To Hold or Be Sold: How to Handle Your Vested Shares

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The tech industry is commonly known for their generous compensation plans, primarily in the form of company equity.

Depending on the success of the company, this incentive structure can lead to lasting wealth. As long-term employees and senior executives continue to accrue company equity, it is common to see an investment portfolio with a concentrated position, when one asset comprises more than 10-20% of your net worth. Does this sound like you? For many employees with company equity, that position can be north of 50% of their net worth.

Employees at public companies, especially major tech firms like Amazon, Microsoft and Google, have seen their vested shares surge in value year after year. This is an ideal situation, but it leads to the question of whether and/or when to sell their holdings. There is a level of risk if you chose to hold a concentrated position and our goal is to provide the information for you to plan in a strategic and intentional way. How you handle your vested shares could mean the difference between financial independence or a major headache down the road.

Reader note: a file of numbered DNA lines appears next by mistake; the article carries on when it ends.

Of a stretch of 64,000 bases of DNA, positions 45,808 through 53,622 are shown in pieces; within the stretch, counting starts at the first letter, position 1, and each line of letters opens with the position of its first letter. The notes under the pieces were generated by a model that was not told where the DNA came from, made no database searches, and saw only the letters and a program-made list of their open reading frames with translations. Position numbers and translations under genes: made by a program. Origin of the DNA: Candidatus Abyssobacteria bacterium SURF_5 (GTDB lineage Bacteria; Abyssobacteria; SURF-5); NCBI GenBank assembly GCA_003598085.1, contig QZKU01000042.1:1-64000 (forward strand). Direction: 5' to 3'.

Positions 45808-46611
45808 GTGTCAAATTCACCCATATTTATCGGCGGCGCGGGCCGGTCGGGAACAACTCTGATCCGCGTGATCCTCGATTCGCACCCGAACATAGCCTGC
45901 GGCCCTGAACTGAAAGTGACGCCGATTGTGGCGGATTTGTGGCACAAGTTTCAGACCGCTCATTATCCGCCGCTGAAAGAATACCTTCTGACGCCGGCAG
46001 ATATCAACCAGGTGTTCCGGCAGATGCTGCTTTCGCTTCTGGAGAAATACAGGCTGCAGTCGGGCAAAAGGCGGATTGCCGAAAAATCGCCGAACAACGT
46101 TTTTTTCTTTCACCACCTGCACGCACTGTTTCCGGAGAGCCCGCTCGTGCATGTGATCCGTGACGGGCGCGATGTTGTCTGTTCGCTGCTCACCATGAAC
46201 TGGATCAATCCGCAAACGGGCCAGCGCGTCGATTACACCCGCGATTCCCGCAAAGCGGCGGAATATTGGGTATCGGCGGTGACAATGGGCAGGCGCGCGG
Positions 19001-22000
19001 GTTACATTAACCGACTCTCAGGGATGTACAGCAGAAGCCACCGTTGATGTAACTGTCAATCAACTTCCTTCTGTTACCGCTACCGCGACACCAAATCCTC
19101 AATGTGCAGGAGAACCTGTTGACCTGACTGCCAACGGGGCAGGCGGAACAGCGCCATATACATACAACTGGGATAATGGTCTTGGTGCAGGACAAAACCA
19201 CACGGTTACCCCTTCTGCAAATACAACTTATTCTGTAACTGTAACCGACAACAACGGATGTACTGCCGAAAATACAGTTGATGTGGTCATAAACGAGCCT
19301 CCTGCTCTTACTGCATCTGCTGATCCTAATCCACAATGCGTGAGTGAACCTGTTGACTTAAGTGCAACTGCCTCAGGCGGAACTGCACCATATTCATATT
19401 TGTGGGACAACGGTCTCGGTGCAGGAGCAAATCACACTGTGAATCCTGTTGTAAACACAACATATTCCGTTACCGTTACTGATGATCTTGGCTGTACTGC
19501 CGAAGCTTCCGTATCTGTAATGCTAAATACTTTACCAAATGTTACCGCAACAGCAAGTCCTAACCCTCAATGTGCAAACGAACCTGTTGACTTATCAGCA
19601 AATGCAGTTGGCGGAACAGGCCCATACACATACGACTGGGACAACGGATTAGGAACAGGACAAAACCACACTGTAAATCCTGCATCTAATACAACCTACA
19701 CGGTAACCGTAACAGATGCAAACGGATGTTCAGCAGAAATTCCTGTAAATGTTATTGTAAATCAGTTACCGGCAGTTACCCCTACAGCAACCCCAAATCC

Key Factors to Consider

When looking at your concentrated position, we recommend focusing on two main ideas: risk diversification and tax impact.


Diversification is everyone’s favorite investment buzzword, and you’ve no doubt considered it when looking at your concentrated stock position. During the bull market we’ve experienced the last ten-plus years, you may have seen your share price increase. Then, March of 2020, when the stock market plummeted 33% in one month you may have become more aware of how much your net worth moves in lock step with your company’s share price. Even tech darlings like Facebook and Microsoft dropped a similar percentage before snapping back and outperforming in a more digitized world. 

The chart below shows the returns of three blue chip companies, Apple, Ford, and General Electric, against the S&P 500. You can see that their 10-year returns vary greatly, arriving at very different figures after a volatile ride. Apple gained nearly 1000%, while GE actually lost 9% over that time period. The S&P 500, a broad index of high-performing companies, saw less volatility and nearly 300% returns.  

While you may work for a strong company with no headwinds in sight, the pandemic showed us a reality of finance: shocks happen. Companies can go from iconic to irrelevant with dizzying speed and it brings to mind the old adage: don’t put all your eggs in one basket.

Concentrating most of your risk, and returns, on one position is at best a stressful road to riches, and at worst a recipe for a spoiled nest egg. The greater the amount of risk you are willing to take, the greater the potential reward. However, you also risk significant loss. One way to assess the level of risk you are comfortable taking is evaluating how the outcome may affect your current or future lifestyle. 

Tax Implications